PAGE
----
So, having the research-driven brain that I have on top of becoming recently pregnant you can imagine what I’ve started doing with my time lately—that’s right, reading all the books I can get my hands on! I thought I would share with you some of my favorite reads as I go through them, and while I’m still a few pages from the end on Ina May’s Guide to Childbirth, it’s been nothing short of a fascinating read for me so far! If you don’t already know (I didn’t until recently) Ina May Gaskin is kind of the main Mama of modern day midwifery so I thought that reading her books would be good insight into the core of that particular movement. We chose a local birth center run by midwives and nurse midwives for our delivery (it’s 1.4 miles from the hospital BTW in case I need to transfer) and while that is a much “crunchier” choice than I would have made 10 years ago, I didn’t feel comfortable with the full home birth route either so it seemed like a good middle point to start with and see how it goes.
Anyways, Ina May starts off her Guide to Childbirth book with positive birth stories (like, a ton of them) because she feels strongly that pregnant women, especially American pregnant women, are inundated with dramatic horror stories of births that can leave the mother feeling justifiably frightened and terrified of what she’s about to go through. While there certainly are difficult births or even births that end in heartbreak I think the point is that the majority of births do go well and it’s important to focus on that and hear lots of positive stories to counteract the scary ones. She talks a lot about the “mind/body” connection in the birth experience and just how powerful or hindering one’s outlook and thought process can be in how the body anticipates and responds to pain and carries one through the labor process. All the stories from her 30 years of midwife experience along these points are pretty amazing if you ask me and I love how she reaches back a few centuries at times to research the same phenomenons from doctors and midwife’s journals back in the day. I also loved seeing how she compares what you might call the “classic Western medicine” birth experience with births from other countries where they may not have access to (or necessarily want) some of the drugs or procedures we can access here in the US.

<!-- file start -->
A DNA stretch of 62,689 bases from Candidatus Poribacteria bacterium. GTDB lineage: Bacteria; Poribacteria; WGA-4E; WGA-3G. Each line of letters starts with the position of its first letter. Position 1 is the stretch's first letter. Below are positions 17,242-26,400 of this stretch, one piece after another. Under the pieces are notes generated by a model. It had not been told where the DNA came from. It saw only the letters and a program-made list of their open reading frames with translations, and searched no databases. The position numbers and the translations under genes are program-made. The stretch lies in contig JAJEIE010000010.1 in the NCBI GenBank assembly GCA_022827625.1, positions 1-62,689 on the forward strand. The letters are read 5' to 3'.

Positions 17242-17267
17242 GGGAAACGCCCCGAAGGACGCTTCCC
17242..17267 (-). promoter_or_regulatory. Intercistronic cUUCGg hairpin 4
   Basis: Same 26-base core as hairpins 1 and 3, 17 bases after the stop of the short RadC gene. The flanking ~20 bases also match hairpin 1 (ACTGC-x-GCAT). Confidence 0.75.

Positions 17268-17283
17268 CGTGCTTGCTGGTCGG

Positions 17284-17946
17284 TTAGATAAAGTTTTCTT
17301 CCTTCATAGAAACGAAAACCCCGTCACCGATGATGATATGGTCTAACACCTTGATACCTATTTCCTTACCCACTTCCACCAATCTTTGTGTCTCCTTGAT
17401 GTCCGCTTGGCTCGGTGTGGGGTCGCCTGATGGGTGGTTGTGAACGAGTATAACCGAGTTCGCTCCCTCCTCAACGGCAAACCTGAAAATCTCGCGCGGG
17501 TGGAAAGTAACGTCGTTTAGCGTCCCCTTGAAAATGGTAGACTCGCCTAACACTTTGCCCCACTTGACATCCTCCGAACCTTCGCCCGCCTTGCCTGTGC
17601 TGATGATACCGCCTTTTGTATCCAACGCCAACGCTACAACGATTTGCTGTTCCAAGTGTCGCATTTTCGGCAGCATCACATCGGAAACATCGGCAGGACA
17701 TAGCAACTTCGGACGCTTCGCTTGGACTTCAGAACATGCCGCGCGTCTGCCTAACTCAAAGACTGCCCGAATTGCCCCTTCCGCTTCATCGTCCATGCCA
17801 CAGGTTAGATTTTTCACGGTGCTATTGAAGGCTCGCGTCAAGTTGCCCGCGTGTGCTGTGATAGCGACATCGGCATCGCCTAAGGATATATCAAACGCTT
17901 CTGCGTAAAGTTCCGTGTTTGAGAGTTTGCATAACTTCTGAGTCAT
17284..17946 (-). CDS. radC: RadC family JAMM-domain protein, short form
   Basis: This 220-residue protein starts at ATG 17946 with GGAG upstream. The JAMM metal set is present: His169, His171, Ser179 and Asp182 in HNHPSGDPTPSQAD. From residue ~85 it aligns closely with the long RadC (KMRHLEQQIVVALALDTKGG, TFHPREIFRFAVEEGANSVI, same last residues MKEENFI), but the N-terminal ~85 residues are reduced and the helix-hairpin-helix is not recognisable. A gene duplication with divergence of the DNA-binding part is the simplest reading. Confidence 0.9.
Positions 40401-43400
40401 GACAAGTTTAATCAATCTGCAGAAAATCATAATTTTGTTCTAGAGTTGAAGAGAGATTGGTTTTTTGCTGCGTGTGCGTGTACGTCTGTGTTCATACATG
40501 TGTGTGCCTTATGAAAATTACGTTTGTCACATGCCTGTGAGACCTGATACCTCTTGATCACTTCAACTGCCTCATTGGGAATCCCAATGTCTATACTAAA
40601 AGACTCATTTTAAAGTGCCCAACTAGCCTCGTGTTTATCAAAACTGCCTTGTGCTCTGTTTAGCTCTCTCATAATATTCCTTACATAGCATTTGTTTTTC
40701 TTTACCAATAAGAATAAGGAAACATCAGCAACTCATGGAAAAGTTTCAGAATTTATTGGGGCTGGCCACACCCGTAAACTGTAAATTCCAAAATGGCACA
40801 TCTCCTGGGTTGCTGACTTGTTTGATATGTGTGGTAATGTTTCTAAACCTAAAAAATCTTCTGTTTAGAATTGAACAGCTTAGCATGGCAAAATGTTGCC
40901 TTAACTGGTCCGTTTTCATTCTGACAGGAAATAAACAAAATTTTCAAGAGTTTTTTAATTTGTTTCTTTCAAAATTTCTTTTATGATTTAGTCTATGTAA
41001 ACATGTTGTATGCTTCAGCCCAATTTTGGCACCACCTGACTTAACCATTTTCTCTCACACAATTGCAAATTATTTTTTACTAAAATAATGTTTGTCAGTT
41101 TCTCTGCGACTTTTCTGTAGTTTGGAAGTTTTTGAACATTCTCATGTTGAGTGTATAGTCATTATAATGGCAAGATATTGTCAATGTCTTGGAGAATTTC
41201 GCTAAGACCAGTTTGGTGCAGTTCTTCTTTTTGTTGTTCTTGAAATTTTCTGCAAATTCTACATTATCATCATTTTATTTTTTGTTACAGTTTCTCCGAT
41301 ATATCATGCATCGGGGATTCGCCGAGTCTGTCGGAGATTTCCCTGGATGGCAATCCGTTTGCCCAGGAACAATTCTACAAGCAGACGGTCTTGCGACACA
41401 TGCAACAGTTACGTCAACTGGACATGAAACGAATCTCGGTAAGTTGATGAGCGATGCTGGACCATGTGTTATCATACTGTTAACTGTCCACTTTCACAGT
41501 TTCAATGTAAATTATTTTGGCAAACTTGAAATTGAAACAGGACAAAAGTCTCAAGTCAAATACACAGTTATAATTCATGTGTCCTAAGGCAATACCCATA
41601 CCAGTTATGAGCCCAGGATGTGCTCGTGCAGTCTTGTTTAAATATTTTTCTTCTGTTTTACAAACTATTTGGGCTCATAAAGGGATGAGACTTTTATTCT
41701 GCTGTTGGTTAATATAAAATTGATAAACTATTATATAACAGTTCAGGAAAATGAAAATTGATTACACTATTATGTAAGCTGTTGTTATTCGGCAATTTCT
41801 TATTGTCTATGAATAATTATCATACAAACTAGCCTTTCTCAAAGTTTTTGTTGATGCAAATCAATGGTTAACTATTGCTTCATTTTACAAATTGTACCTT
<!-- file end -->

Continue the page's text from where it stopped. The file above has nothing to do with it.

There’s definitely some “out there” methods and theories in this book if you haven’t read much into the world of midwifery and natural birth (check out the chapter on orgasmic birth if you’re interested, that’s a new one to me!) but some of them may sound odd at first and then make a lot more sense when you finish that section. For example, she talks about what she calls “sphincter law” which is essentially the idea that since the cervix is a sphincter it naturally follows a few rules that all the other sphincters in the body follow (such as not responding to outside commands and functioning best in a private and familiar atmosphere). It sounds a little weird at first but she makes her point well.
I do appreciate that Ina May’s tone through the book doesn’t feel braggy or like she’s looking down on those who want to go a traditional Western route. It feels more like she’s calmly educating you on a method that she really, really, loves and wants you to also know a few things about a more clinical route that you may not have known (risks and side effects of common drugs or pain medications for example). You don’t get the sense that she thinks it’s the ONLY way, but it’s a fantastic avenue that she wants you to be aware of when you are choosing how you want to give birth. Jane Sandall once said, and I think Ina May would agree, that, “Every woman needs a midwife, and some women need a doctor too.” So hospitals and doctors can and do save the lives of women and babies that traditional midwifery might not be able to help (babies that need an emergency C-section for example) and I like that I know women who have chosen all the way across the spectrum of home birth to traditional hospital procedure and everything in between based on what felt right for them. Overall, like I said, I have found this book and all the experiences of the women in it fascinating so far and I can’t wait to read more so I can compare and contrast with other methods (Ina May also has a book on breastfeeding as well that I’d love to read). One book down, a million to go!